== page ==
The language 

Georgians speak Georgian, a language whose origins are a bit uncertain plus it is similar to nothing you ever listened to. They also have their own alphabet, pretty beautiful in my opinion. 

How to communicate with the locals

In Tbilisi, most young people speak good English but outside of Tbilisi not that much. Unlike in most former Soviet countries, in Georgia, they stopped teaching Russian at school right after their independence, which means that people who were born after 1991 don’t speak Russian at all, and some of the older generation who do don’t really like to speak it for the above-mentioned reasons. 


85% of Georgians belong to a Christian branch named Georgian Orthodox, one of the world’s most ancient Churches, founded in the 1st Century and the main reason why Georgians have been able to preserve their national identity despite all the invasions. 

traveling in Georgia country
This is Svetitskhoveli Cathedral, an 11th Century Orthodox Monastery, one of the holiest churches in Georgia

Georgia is the most religious Christian country I have ever been to, a country where you are going to see a lot of young people crossing themselves every time they pass a Church. 

By the way, visiting the endless Georgian Orthodox churches and monasteries is one of the highlights, as they tend to be built in epic locations, plus they have their own architectural style. 

Furthermore, 10% are Muslims, mainly living in Adjara, a region bordering Turkey, as that area used to be part of the Ottoman Empire. 

Read: What to do in Azerbaijan in 3 weeks

travel to Georgia the country
Bagrati Cathedral in Kutaisi

The unrecognized republics within Georgia

In this Georgia travel guide, I think it is a good idea to mention some independent, yet, non-recognized, countries you may not have heard of. 

Basically, an unrecognized republic is a country that has got its independence, but, nobody in the international community recognizes it, which means that the UN doesn’t acknowledge its existence. 

There are many ghost countries around the world and in Georgia, you find two: Abkhazia and South Ossetia. 

Those countries declared themselves independent from Georgia, which led to a bloody war and, since nobody recognized them, they weren’t able to be part of the international banking system and their borders were closed, so today, they are economically backed up by Russia, in exchange for recognition, influence and military presence. 

This is the border of Abkhazia

However, entering these enclaves feels like being in a totally different country, as they have a border, require separate visas, have a distinct culture and Georgia has absolutely zero power and influence over them.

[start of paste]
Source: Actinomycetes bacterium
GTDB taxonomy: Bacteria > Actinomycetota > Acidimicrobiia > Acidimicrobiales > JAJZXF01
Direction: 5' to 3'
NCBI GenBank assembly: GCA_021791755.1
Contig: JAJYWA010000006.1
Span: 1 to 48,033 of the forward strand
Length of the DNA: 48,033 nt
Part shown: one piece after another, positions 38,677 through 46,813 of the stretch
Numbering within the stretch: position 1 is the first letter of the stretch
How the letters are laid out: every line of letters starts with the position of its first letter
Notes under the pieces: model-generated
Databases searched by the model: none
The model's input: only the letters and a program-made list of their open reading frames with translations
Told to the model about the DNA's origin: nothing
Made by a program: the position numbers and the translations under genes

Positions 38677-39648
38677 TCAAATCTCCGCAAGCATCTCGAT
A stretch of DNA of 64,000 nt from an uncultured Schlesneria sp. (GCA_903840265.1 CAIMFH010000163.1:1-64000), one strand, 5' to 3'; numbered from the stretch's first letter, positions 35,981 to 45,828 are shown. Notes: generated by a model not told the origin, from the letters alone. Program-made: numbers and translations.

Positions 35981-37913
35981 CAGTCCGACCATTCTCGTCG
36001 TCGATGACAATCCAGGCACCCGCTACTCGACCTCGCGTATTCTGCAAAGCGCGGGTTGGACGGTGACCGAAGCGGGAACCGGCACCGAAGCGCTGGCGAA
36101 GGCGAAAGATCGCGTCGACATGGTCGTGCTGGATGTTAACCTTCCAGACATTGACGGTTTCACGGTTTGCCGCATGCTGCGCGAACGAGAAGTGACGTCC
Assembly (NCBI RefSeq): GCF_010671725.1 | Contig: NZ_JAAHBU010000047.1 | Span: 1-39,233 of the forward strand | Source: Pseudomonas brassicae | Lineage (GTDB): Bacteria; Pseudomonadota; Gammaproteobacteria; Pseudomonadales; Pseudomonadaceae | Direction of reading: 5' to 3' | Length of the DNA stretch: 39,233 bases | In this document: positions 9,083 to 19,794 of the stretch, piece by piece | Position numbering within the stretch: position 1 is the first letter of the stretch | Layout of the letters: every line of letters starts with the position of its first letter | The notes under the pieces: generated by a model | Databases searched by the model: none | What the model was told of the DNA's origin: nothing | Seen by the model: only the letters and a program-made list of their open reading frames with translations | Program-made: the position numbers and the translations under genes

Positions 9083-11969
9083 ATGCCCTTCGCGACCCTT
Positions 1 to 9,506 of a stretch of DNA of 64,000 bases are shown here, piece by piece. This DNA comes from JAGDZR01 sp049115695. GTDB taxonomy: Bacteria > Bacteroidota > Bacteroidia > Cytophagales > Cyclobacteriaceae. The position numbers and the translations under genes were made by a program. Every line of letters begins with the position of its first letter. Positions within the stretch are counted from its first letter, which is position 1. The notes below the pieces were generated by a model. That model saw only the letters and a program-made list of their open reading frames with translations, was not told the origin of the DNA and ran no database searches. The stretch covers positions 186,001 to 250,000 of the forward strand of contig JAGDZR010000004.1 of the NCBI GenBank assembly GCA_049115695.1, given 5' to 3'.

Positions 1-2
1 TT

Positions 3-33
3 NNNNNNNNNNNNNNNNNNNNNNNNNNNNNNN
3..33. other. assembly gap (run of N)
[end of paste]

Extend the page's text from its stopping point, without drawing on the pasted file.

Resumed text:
Read my articles to other unrecognized countries:

When they got their independence, all Georgians were forced to leave so today, you find many abandoned buildings

🧭 Getting off the beaten track when you go backpacking in Georgia

Georgia is an emerging tourist destination but I think that, in a couple of years, it will enter the mass tourism destination stage. 

In fact, some parts of Georgia, like Kazbegi or Mestia are already quite commercialized, which means that taxi rip-offs are common and the locals don’t care about anything but the money you have in your pocket. 

travel to Georgia
This is Ushguly, the most visited village in Svaneti. It is today, really commercialized

It is a pity because Georgians are known for their humble hospitality and it seems that this commercialization came too quickly.

Nevertheless, don’t be disappointed because most of the country has been barely visited by tourists and there are many pure regions, pretty raw, where the locals will bless you with their hospitality. These are the best off the beaten track places to go backpacking in Georgia:

Here we are with a super warm, and very funny, local family who invited us to their house randomly, somewhere in the mountains of Adjara

Soviet Heritage in Georgia

Like I said before, the Georgia-Russia relationship is kind of controversial because, on one side, they want to erase any Russian influence from their culture but, on the other side, here you find a shit load of Soviet Heritage, much more than in its neighbor Azerbaijan, a Soviet Country that decided to eliminate most Soviet buildings, yet, they have good relations with mother Russia. 

Some Soviet relics you may find:

Here you can learn more about Soviet countries in Europe

travel guide Georgia country
the old Soviet mining town of Chiatura

🏔️ Trekking in Georgia

Georgia is the ultimate trekking destination, home to some of the highest mountains in Europe, with its highest peak being Shkhara, located at 5,193 meters. 

A few things you should know about trekking in Georgia:

For more information, including my personal tips + a packing list, read my trekking guide to Georgia.

If you really want to know about all the hiking trails in Georgia, I recommend you check this website: Caucasus Trekking – It contains very detailed guides to pretty much any trek in Georgia. 

traveling to georgia
Trekking somewhere in Georgia

🍷 Wine in Georgia (and chacha)

Wine is part of Georgian’s identity and, therefore, the highlight of traveling to Georgia and it truly deserves a single section in this Georgia travel guide. 

Archaeological evidence shows that they have been producing wine for nearly 8,000 years, making them one of the oldest countries in the world, if not the oldest, to ever produce wine.